“It was the early morning show he hosted with Eileen Flynn called ‘Home Fare’ that brought big-name guests like Jimmy Durante, Ginger Rogers, Groucho Marx, Debbie Reynolds and Ronald Reagan into local viewers’ living rooms,” according to a tribute the station posted online.

By the late 1960s, local television stations were starting to devote resources to local news coverage, and Tetrault became an anchor and reporter. As a reporter, Tetrault covered everything from political conventions to battlefields, including a trip to Vietnam during which he sent back messages from local soldiers. Years later, he would become the first local news anchor to fly to Saudi Arabia with American troops to report on local residents’ involvement in the first Gulf War.

He is also remembered at Channel 6 for the time he went undercover on the streets of Albany in 1988 with a hidden camera to show the plight of the homeless.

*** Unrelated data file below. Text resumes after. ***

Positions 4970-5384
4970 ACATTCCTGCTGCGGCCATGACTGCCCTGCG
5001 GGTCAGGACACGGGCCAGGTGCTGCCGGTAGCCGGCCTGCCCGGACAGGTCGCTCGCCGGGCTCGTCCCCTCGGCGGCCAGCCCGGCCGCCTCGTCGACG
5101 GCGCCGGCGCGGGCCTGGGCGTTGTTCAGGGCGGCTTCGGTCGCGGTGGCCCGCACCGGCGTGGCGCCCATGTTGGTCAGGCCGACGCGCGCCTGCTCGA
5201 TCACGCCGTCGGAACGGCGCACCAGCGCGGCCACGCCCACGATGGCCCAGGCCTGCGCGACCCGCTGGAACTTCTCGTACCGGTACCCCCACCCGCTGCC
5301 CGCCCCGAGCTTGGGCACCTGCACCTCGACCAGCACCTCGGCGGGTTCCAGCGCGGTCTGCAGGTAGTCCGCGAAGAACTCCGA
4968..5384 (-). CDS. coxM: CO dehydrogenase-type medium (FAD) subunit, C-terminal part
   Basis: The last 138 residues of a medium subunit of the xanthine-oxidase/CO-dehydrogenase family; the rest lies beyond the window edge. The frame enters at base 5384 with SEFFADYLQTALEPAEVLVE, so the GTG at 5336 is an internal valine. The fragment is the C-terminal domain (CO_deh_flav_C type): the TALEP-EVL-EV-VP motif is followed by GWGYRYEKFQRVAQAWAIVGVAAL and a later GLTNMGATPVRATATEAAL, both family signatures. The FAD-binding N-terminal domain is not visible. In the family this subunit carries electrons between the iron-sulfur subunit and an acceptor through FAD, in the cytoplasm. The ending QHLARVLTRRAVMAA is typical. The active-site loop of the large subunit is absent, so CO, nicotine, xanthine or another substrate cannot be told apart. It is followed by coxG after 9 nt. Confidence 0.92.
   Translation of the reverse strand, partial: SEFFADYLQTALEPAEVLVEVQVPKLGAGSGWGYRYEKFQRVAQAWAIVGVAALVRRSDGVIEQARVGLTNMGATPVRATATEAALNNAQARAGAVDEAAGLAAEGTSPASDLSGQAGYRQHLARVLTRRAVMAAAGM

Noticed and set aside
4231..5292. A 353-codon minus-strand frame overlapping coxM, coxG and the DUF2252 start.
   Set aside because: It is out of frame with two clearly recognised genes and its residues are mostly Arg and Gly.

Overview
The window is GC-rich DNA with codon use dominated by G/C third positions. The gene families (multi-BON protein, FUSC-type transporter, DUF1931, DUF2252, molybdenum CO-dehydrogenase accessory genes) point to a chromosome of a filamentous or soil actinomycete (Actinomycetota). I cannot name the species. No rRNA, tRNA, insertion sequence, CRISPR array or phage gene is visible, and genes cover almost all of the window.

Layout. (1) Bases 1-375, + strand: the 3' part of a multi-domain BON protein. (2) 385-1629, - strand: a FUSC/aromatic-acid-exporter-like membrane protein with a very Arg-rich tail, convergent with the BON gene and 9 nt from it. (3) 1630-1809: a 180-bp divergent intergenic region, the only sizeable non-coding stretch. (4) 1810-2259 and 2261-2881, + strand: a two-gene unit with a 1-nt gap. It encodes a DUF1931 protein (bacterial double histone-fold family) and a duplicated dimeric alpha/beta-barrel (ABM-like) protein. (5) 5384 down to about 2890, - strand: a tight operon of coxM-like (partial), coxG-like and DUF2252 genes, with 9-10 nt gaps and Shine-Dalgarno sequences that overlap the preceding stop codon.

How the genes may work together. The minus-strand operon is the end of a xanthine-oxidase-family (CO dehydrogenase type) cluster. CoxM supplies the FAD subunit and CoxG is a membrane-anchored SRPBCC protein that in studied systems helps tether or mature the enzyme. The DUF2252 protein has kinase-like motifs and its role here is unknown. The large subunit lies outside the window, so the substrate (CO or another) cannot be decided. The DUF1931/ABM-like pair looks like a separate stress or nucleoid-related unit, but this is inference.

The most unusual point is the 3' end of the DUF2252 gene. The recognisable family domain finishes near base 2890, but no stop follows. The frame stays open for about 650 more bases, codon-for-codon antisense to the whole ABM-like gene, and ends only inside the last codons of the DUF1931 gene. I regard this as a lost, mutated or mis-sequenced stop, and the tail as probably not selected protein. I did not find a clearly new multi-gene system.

“His honest reporting, his obvious love for the Capital Region, his sense of fair play and responsibility to his audience made Ernie Tetrault the most trusted newsman of his day,” said the station’s tribute, which was composed by Bishop.

Outside the newsroom, Tetrault loved flying. He was a licensed pilot whose passion for aviation was instrumental in the founding of the Empire State Aerosciences Museum in Glenville, at the Schenectady County Airport.

He is survived by his wife, Ann. They had two children, Ernest Jr. and Ellen. There was no word as of late Friday on funeral arrangements.


Categories: News, Schenectady County